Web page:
3. Computational Intelligence: A computational revolution for decision making is now feasible because of our accelerating computer technology. This revolution will be based on the geometry of the decision process. If it is serial, as for a centralized company (top-down decisions), the criteria are set by leaders at the top of a decision pyramid. Flow control from the bottom is virtually impossible. By contrast, parallel structures (holding companies, universities, multiple government agencies) can accept and facilitate flow control from the bottom in layers with nominal control from the top. Then, decision criteria in the serial case are fewer and change less often. Those criteria in the parallel case are more numerous and change more frequently. The power of predictive analytics would set/rank these criteria based on archived operational data. Of course, mixed/ parallel systems do exist and their sensed/archived data would be managed in both the serial and the parallel flow with selected criteria set at each level or intersection of the decision geometry.

4. System Level Sensors: Fortunately, sensors for all components and systems are becoming very low cost (some averaging $1 in quantity). Body sensors will soon enable effective orthotics to assist the disabled. Freight trains will embed sensors to locate hot bearings, cracked wheels, unbalanced loads, etc. Vehicles will embed torque sensors to monitor wheel traction, etc. All this information on component and system performance goes in milli-seconds to inform the decision structure to compare actual and desired performance (against operator-set criteria). Further, the real performance data can then be archived to continuously update the criteria (say, efficiency, response time, lack of precision, temperature, etc.) using predictive analytics. In the past, control techniques were structured to make decisions based on the minimum of sensed data. This approach is no longer germane in today's computational world.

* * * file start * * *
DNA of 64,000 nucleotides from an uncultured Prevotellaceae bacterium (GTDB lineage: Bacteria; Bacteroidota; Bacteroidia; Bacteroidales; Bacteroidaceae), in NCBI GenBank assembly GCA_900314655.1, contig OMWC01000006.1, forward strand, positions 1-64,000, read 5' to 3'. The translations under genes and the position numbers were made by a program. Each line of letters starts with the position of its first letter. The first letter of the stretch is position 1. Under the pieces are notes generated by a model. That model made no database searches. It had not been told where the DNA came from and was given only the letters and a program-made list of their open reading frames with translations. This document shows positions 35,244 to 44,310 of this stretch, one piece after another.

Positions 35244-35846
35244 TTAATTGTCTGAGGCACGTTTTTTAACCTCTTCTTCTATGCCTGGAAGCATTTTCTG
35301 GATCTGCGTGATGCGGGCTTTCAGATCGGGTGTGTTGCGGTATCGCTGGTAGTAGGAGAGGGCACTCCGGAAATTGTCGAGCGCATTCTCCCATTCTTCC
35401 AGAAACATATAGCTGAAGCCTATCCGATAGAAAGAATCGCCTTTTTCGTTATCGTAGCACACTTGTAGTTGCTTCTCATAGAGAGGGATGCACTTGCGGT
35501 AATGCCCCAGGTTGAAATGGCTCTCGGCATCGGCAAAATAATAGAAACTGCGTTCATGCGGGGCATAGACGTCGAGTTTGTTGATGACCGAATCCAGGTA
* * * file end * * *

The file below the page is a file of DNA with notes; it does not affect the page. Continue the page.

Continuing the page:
5. Marriage of Man and Machine: To meet human needs, we must integrate a parametric representation of the human with that of the responsive system. Each system will be represented by hundreds of performance maps (and envelopes) at two or more physical layers. Each intelligent actuator may require 40 maps to adequately represent its nonlinear nature. Given 10 actuators, that would represent 400 maps, which then, must be built into a reconfigurable decision structure at the system level (because the system may be reconfigured to meet the ever-changing needs of the human). Doing so structures the full decision process and enables highly refined data on the map surface to be retrieved and combined in terms of human-set criteria. Of course, performance maps also apply to the human. Hence, all human and system maps/envelopes become part of the decision process with far less uncertainty and far less response time (clearly, this is useful for operator training, as well). Note that autonomy only augments this process, removing from the human the burden of repetitive low-level decisions (as long realized in the case of a fighter pilot).

6. Human Operator Visualization: Given truly complex and critical decisions where human life is at stake (surgery, battlefield operations, orthotics, etc.), it becomes essential to provide visual guidance to the human operator so that decisions can be made more rapidly and more accurately. Most visual representations will be to difference an actual system performance envelope relative to an embedded criteria-based envelope (prioritized by the human). This difference must highlight desired sweet spots (say, for efficiency) or operation where danger is involved, etc. A useful difference map must contrast good and bad on the same map so that critical decisions can be made quickly, probably moving away from danger in favor of a good performance region). This command would be tracked visually on one or more supportive decision envelopes.